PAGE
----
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Gene Polito

Review: Westworld

[Originally published in Movietone News 28, December 1973]

Stanley Kubrick has staked out as his special territory the study of the diverse and frequently perverse liaisons between man and machine. In films like Dr. Strangelove and 2001: A Space Odyssey Kubrick obsessively examines all the accoutrements of a technological environment in which sophisticated hardware continually threatens to become autonomous, even humanized, while man is recreated in the image not of an anthropomorphic deity but of deus ex machina. Michael Crichton (author of The Andromeda Strain and The Terminal Man, director of Extreme Closeup) is equally preoccupied with scientific paraphernalia and what it portends for the future of mankind. But whereas Kubrick is an artist who makes the machinery serve the myth, Crichton displays only a facile cleverness, a slick talent for coming up with a grabby idea upon which to hang the full weight of a novel or a film. The best contemporary sci-fi writers have turned true novelists in their concern with characterization and style, as well as the need to present in-depth analyses of the ethical, moral, even metaphysical fallout resulting from current technological advances. Crichton’s work has more in common with the oldfashioned sci-fi adventure/suspense thriller genre. For instance, The Terminal Man begins as potentially “modern” science fiction: a man given to extreme violence during epileptic seizures is “cured” by the implantation of a miniature computer in his brain; this cybernetic therapy is complicated by his increasingly psychotic belief that machines are taking control of humans. But Crichton dodges the rich possibilities of this material and ultimately settles for mere chase melodrama. Still, The Terminal Man is as close as he’s come to real achievement in the genre of serious sci-fi.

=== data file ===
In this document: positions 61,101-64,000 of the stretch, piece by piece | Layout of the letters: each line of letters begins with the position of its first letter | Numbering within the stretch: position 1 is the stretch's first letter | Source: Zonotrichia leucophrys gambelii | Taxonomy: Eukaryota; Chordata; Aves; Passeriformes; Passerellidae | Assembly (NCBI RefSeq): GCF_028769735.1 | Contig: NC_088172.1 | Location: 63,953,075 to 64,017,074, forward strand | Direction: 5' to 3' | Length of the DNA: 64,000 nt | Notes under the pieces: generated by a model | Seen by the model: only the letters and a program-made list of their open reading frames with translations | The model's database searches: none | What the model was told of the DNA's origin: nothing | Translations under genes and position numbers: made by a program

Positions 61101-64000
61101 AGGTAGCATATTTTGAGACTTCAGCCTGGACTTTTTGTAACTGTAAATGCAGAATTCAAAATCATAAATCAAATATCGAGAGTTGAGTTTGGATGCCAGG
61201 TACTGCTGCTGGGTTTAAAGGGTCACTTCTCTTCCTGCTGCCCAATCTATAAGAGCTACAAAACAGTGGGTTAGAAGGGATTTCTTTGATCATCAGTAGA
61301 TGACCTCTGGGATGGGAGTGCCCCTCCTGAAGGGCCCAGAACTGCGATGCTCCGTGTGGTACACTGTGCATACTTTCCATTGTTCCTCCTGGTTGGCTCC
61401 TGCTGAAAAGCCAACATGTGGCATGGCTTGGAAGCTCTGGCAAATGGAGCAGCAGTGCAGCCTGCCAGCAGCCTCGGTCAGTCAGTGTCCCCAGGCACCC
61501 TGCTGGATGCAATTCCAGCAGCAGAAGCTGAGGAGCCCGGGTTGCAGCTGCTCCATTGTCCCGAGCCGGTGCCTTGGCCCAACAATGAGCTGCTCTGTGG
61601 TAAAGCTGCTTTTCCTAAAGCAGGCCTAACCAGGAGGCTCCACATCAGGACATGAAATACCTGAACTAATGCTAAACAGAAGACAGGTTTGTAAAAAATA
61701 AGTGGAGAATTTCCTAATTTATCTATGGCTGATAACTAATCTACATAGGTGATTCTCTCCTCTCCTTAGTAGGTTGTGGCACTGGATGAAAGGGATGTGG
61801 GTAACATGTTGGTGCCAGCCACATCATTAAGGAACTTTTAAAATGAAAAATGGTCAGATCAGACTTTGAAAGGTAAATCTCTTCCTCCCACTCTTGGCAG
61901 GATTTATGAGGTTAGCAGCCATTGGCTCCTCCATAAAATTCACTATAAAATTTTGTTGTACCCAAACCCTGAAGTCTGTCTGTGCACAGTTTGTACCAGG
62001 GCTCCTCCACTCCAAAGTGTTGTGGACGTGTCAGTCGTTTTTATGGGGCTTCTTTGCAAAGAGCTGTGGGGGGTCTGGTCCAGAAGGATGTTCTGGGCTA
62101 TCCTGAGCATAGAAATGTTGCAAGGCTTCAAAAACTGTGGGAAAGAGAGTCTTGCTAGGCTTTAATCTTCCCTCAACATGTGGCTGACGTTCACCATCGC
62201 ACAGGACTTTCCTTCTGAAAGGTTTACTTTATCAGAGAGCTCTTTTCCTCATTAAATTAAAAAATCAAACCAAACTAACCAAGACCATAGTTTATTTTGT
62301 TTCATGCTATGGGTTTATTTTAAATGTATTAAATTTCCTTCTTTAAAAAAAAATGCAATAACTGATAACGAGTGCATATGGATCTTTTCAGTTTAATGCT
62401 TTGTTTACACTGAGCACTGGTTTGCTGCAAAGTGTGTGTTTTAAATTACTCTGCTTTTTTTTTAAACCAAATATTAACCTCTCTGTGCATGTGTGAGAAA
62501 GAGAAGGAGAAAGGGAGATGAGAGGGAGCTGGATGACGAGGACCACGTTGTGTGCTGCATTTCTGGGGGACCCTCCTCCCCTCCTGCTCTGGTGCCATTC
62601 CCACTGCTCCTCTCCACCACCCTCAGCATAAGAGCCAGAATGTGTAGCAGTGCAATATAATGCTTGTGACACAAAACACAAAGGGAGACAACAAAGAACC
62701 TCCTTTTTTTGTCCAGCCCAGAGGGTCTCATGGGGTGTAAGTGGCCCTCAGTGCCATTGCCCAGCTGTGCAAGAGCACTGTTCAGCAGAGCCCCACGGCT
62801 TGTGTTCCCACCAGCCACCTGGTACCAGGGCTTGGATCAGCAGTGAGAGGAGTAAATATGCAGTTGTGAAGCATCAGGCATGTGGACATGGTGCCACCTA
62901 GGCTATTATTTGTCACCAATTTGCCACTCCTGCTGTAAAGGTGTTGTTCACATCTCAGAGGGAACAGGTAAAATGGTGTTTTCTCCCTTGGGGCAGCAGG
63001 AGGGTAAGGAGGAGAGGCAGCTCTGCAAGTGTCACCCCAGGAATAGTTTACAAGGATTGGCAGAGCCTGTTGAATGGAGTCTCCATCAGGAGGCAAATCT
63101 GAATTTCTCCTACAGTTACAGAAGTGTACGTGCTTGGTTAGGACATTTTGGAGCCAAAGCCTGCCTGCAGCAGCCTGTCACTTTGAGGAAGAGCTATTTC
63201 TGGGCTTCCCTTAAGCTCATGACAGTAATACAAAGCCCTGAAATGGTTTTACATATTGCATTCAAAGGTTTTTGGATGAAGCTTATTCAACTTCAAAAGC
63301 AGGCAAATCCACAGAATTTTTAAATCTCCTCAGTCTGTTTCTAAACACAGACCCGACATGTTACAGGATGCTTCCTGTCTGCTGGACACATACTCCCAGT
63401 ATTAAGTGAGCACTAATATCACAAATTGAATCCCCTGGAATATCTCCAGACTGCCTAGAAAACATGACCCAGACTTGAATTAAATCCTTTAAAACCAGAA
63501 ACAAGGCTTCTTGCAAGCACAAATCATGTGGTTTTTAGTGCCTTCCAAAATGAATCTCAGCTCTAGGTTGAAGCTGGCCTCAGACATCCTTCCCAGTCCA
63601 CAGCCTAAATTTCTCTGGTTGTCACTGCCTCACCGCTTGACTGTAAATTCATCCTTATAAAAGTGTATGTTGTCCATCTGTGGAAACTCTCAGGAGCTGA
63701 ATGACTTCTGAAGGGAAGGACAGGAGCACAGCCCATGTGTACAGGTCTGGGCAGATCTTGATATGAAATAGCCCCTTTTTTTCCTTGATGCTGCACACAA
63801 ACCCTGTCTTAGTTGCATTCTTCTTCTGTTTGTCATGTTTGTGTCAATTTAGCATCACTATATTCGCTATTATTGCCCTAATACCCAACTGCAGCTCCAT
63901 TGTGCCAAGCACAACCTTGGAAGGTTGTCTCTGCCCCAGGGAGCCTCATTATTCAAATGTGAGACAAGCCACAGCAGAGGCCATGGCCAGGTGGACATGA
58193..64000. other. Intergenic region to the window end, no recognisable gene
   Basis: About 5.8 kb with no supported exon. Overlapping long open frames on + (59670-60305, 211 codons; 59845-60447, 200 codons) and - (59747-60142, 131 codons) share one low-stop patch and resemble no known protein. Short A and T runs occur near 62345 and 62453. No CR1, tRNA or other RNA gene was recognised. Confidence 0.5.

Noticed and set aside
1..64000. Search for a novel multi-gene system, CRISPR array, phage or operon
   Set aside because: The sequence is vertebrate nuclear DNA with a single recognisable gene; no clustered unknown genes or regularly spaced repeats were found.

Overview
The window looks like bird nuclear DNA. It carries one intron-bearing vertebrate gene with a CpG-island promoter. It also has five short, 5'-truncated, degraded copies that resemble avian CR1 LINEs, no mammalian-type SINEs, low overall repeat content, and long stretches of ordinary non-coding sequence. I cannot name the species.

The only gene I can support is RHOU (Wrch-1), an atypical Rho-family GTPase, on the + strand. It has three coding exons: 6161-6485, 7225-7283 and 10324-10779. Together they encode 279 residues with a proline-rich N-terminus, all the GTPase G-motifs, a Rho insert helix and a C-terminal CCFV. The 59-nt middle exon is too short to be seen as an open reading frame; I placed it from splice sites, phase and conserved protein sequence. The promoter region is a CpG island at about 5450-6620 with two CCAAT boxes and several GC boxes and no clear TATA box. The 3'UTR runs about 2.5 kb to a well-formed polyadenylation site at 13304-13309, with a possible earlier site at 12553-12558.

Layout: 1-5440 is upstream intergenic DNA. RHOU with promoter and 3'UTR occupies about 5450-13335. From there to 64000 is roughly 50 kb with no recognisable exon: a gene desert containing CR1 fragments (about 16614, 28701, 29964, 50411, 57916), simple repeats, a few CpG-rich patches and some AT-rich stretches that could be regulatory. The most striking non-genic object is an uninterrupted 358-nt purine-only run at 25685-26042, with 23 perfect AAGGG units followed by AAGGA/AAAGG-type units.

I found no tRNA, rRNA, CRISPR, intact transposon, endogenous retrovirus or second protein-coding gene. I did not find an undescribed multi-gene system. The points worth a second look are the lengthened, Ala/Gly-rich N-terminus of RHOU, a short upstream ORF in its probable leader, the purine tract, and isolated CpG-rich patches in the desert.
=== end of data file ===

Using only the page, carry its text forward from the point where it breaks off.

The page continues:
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Review: That’s Entertainment

[Originally published in Movietone News 34, August 1974]

I have never counted myself among the musical buffs. It’s mainly been the arousal of interest in a director—Donen, Lester, Minnelli, Cukor, et al.—that enticed me into a theater or in front of a TV screen where a musical was playing. Conversely, taking Groucho’s advice in Horse Feathers, I have more often than not seized on the unwelcome musical interludes in essentially nonmusical films to go make a sandwich or flip over to another channel to check out the credits of the movie starting there. So if I tell you That’s Entertainment is just utterly swell, I’m telling you. And it is. Utterly. There’s nary a ringer among the numbers selected—except for episodes like Jimmy Stewart c. 1936 singing “You’d Be So Easy to Love” without benefit of redubbing, or Clark Gable doing a semi-improvisatory vaudeville song and dance number in the salon of a resort hotel (Idiot’s Delight), and of course those too become marvelous in their very unexpectedness and forgotten-biographical-footnote splendor (Gable is having such an outrageously good time, Stewart an outrageously uncomfortable time). When a sequence has been compressed or otherwise excerpted, it’s been excerpted sensitively and intelligently. And “director” Jack Haley Jr. has exercised impeccable judgment in deciding when to stay with the original 1.33:1 format, when to go with the full 70mm aspect ratio, and when to let the image grow from one to the other. The color has been faithfully transferred (if it hurts your eyes it would have hurt them in 1948, or whenever), and the black-and-white looks more like black-and-white than in any other color movie in my experience. Some of the newly stereophonicked sound is a trifle distracting, the mobility of the voices occasionally getting away from the less agile figures onscreen; but mostly the great care taken with every facet of the technological renovation has paid off many times over.

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